with Olav Syrstad
Journal of Financial Economics, forthcoming
A previous version ("Burying LIBOR") was circulated as Norges Bank Working Paper
Abstract: We examine the alternative reference rates that are set to replace the London Interbank Offered Rate (LIBOR) as benchmark rate by the end of 2021. After providing the relevant background, we show that: (i) depending on the marginal lenders, tighter regulatory constraints can either increase or decrease the alternative benchmarks; (ii) increases in the amount of government debt outstanding increase the alternative benchmarks, more so for collateralized rates; (iii) more central bank reserves lower the alternative benchmarks. In addition, we show that term rates based on the alternative reference rates are detached from banks' marginal funding costs.
with Frank Fabozzi, Pia Mølgaard, Mads Stenbo Nielsen
Journal of Financial Intermediation, forthcoming
Abstract: Using a novel dataset of leveraged loan trades executed by managers of collateralized loan obligations (CLOs), we document the importance of "active loan trades" - trades executed at a manager's discretion. More active trading increases the returns to CLO equity investors, lowers collateral portfolio default rates, and increases the manager's chances of closing a new deal. Examining the observed loan trades, we find that more active CLOs trade at better prices than less active CLOs, selling leveraged loans earlier and before they get downgraded. Our findings suggest that more active CLOs are better at anticipating deteriorations in loan credit quality.
with Suresh Sundaresan
Journal of Finance, Volume 72 (2) (2019), pages 675-710
Abstract: The 30-year U.S. swap spreads have been negative since September 2008. We offer a novel explanation for this persistent anomaly. Through an illustrative model, we show that underfunded pension plans optimally use swaps for duration hedging. Combined with dealer banks' balance sheet constraints, this demand can drive swap spreads to become negative. Empirically, we construct a measure of the aggregate funding status of Defined Benefit pension plans and show that this measure is a significant explanatory variable of 30-year swap spreads. We find a similar link between pension funds' underfunding and swap spreads for two other regions.
with David Lando
Review of Financial Studies, Volume 31 (5) (2018), pages 1856-1895
Abstract: We develop a model in which a derivatives-dealing bank faces capital charges from uncollateralized swap positions with sovereigns, and buys Credit Default Swap (CDS) contracts to obtain capital relief. CDS premiums depend on margin requirements for buyers and sellers of CDS contracts, the value of capital relief for the dealer banks, and the return on a risky asset. We explain the regulatory requirements that lead derivatives dealers to buy CDS and translate volumes of derivatives contracts outstanding between sovereigns and banks into CDS hedging demand. We argue that CDS premiums for safe sovereigns are primarily driven by regulatory requirements.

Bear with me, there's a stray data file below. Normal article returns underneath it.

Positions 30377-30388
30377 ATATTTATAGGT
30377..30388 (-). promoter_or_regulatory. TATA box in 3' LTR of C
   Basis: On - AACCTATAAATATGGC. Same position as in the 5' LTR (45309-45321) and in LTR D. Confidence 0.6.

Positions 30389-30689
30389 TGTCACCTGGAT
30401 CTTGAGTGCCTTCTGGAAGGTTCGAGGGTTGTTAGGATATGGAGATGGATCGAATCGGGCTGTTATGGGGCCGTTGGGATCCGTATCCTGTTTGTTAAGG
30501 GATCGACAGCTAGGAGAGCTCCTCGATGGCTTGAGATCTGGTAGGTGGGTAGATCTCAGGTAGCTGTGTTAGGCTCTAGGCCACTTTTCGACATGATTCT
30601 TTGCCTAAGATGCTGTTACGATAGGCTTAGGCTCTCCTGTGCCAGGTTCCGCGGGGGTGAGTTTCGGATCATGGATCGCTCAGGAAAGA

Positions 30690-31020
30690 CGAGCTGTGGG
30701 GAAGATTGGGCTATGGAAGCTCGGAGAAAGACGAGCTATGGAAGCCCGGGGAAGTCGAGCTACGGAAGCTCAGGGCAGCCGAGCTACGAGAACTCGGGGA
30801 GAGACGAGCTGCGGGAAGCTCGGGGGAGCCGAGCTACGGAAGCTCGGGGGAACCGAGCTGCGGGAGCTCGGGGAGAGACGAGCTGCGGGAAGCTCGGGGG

Article based on my master thesis:
with Y. S. Kim, S. T. Rachev, and F. J. Fabozzi
Applied Financial Economics, 2013, 23(15) p. 1231-1238
Abstract: In this article, we introduce two new six-parameter processes based on time-changing tempered stable distributions and develop an option pricing model based on these processes. This model provides a good fit to observed option prices. To demonstrate the advantages of the new processes, we conduct two empirical studies to compare their performance to other processes that have been used in the literature.
With Olav Syrstad and Guillaume Vuillemey
Abstract: Using new transaction-level data for non-financial commercial paper (CP) in the U.S., we show that companies systematically reduce their outstanding short-term debt on quarterly and annual disclosure dates. Constraints on CP lending supply cannot explain this patter. Instead, firms prefer repaying short-term debt over disclosing high cash holdings to signal that their cash is readily available and not trapped in foreign subsidiaries. Consistent with this interpretation, we show that firms with higher cash holdings, more sales in regions with tight capital controls, or with higher debt-equity ratios compared to industry peers reduce their short-term debt more aggressively at disclosure dates.
With Suresh Sundaresan - New version (October 23, 2020)
Winner of the Arthur Warga Award 2019 (previous title: How Safe are Safe Havens?)
Abstract: After the global financial crisis, the yields of U.S. Treasury bills frequently exceed other risk-free rate benchmarks, thereby pointing to a diminishing convenience premium. Moreover, moderate increases in market uncertainty, as measured by VIX, increase Treasury yields instead of triggering a flight to safety. We show that the falling excess demand of primary dealers in Treasury auctions and their increased balance sheet constraints post-crisis, are the key variables in explaining these patterns. Even after accounting for Treasury supply, levels of interest rates, and other controls, primary dealers' excess demand is the main driver of Treasury yields and spreads.
New Version (June 4, 2020)
Abstract: Guided by a simple model in which hedge fund managers with access to less-profitable investment strategies take more funding risk, I show that funds with a high exposure to market-wide funding shocks - measured by changes in LIBOR-OIS spreads - subsequently underperform funds with a low exposure to market-wide funding shocks by 5.76% annually on a risk-adjusted basis (t=4.04). In line with my theory, the performance difference between low-funding-risk and high-funding-risk funds is largest and most significant when funding constraints are most binding and for funds with higher unwinding costs.